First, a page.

The U.S. Copyright Office has made it clear through a Statement of Policy released on June 18, 2012
that "functional physical movements such as sports movements,
exercises, and other ordinary motor activities alone" are not
works of authorship protected under U.S. copyright law. The
Statement was issued to clarify the practice of the Office relating
to examination of claims of compilations involving uncopyrightable
subject matter, and also to clarify the Office's policy with
respect to registration of choreographic works. The Office
acknowledged that there was a need to establish a formal policy
given questionable court rulings and erroneous issuance of
copyright registrations for claims based on physical
movement. Based on the Office's review and analysis of the
U.S. Supreme Court's decision in Feist Publications, Inc. v. Rural Tel. Serv.
Co. and its reading of the statute and relevant
legislative history, it concluded that in order for a compilation
to be protected by copyright its content must fall within one
or more of the categories of authorship listed by Congress in Section 102 of the Copyright Act.
A "compilation" is a work created by the collection
and arrangement of pre-existing works or materials. For a
"compilation" to be protected by copyright, the work as a
whole must constitute "an original work of
authorship" (17 USC 103). The Feist decision made
clear that uncopyrightable facts collected in one place without any
element of originality to the collection could not be protected as
a copyrighted compilation. Now, the Copyright Office has clarified
that a compilation of any other materials that do not fall within
one of the specified eight categories of copyrightable works
established by Congress in Section 102 of the Act is also not
protected under the copyright law. These eight categories include:
literary works; musical works, including words; dramatic works,
including music; pantomimes and choreographic works; pictorial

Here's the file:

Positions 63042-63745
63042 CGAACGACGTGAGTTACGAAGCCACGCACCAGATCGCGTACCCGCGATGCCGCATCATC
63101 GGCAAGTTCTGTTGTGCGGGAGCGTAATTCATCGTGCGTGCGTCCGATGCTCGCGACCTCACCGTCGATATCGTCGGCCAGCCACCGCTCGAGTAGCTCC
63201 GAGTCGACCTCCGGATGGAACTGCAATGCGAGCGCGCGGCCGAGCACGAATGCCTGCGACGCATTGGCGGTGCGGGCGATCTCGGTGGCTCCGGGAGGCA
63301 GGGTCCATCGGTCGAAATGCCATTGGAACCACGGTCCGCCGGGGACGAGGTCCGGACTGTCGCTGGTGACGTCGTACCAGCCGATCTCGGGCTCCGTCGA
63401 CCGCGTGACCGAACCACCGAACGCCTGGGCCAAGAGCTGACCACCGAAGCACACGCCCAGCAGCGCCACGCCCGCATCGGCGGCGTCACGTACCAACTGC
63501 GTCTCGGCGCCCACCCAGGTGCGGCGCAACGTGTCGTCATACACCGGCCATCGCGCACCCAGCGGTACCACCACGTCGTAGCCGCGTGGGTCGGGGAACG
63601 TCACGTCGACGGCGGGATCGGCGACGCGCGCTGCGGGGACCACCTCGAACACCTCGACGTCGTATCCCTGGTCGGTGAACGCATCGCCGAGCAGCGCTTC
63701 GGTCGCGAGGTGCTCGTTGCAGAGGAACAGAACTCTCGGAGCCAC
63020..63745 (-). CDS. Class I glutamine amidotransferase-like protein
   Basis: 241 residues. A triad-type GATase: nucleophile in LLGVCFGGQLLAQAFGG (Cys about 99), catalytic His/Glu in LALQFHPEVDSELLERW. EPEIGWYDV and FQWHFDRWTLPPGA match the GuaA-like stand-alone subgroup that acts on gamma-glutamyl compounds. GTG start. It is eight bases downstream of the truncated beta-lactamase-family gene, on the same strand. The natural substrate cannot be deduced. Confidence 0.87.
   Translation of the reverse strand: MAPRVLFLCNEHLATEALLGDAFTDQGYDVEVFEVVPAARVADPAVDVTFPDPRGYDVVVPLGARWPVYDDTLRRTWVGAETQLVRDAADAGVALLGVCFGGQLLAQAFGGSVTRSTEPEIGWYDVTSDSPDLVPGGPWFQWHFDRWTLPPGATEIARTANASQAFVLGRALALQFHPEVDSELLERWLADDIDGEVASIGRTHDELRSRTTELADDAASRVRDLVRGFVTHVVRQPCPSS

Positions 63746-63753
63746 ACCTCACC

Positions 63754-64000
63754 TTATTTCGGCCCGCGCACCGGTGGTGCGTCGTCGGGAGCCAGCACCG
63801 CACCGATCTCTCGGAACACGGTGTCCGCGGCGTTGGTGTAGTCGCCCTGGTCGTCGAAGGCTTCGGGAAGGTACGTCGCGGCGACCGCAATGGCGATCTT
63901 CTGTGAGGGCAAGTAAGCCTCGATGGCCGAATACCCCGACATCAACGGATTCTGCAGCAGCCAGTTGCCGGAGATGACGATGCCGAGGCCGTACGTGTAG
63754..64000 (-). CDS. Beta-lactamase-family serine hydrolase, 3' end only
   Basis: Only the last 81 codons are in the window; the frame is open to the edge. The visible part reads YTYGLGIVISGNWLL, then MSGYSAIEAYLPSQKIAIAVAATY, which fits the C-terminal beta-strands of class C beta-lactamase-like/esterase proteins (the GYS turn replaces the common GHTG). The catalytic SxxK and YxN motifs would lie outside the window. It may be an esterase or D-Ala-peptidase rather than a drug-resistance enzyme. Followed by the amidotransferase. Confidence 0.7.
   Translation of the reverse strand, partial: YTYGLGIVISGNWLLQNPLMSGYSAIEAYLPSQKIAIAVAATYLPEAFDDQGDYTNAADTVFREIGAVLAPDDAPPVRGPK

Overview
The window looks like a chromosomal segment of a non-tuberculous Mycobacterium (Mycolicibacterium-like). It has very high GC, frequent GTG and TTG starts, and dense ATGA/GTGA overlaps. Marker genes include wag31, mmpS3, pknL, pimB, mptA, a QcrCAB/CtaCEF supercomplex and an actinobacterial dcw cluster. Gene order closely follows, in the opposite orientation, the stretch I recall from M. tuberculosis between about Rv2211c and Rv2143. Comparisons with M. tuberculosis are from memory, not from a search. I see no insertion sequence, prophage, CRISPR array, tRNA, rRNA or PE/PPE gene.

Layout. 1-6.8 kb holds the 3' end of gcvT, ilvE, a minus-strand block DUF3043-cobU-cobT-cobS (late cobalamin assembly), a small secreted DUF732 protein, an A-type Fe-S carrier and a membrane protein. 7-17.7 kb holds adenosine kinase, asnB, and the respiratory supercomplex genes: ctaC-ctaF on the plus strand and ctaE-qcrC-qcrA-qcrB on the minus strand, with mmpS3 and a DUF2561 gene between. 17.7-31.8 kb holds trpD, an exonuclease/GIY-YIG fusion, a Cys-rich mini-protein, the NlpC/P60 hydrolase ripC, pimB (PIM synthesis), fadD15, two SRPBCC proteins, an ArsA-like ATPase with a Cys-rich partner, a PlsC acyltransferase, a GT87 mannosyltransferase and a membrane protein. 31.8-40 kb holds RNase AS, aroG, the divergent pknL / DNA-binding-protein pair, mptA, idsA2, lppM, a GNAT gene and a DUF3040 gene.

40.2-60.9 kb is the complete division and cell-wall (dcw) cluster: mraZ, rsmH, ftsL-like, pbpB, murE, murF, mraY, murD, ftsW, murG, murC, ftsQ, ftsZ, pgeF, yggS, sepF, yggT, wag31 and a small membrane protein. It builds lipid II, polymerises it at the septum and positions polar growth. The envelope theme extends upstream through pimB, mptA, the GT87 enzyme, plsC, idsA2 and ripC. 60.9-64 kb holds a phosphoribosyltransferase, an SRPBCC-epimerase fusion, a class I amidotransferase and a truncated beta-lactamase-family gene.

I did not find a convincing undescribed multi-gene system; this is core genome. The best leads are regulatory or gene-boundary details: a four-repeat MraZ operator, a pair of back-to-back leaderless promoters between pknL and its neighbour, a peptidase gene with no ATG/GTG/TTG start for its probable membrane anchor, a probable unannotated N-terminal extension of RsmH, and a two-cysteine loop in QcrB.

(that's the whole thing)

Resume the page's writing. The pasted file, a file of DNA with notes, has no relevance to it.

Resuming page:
graphic and sculptural works; motion pictures and other audiovisual
works; sound recordings; and architectural works. Section 102(b)
states that copyright protection does not extend to any "idea,
procedure, process, system, method of operation, concept,
principle, or discovery regardless of the form in which it is
described explained illustrated or embodied in such work."
Thus, reading all these resources together, the Office has
concluded that a compilation of exercise or yoga poses cannot be
protected by copyright since it is not one of the eight categories
and the underlying material content constitutes a "functional
system or process."
The Office also distinguished between copyrightable
"choreography" and yoga or exercise positions or other
physical movements. Legislative history indicates that
"choreography" does not include "social dance steps
and simple routines." The Statement states that
"although a choreographic work, such as a ballet or
abstract modern dance" incorporate "simple routines,
social dances, or even exercise routines as elements of the overall
work, the mere selection and arrangement of physical movements does
not in itself support a claim of choreographic authorship."
Rather, it is explained that such a work must contain "at
least a minimum amount of original choreographic authorship,"
which for copyright purposes must be a "composition and
arrangement of a related series of dance movements and patterns
organized into an integrated, coherent, and expressive
The bottom line is that no one in the U.S. can claim rights
exclusive to the rest of the world in yoga routines, exercise
positions, sports movements, simple dance steps, or other simple,
functional, physical activity. So, feel free to express yourself in
any manner you see fit next time you are on the dance floor, in a
yoga studio, in an exercise class or just skipping down the middle
of the street at midnight ... knowing there's nothing in the
copyright law (at least) to stop you.
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guide to the subject matter. Specialist advice should be sought
about your specific circumstances.
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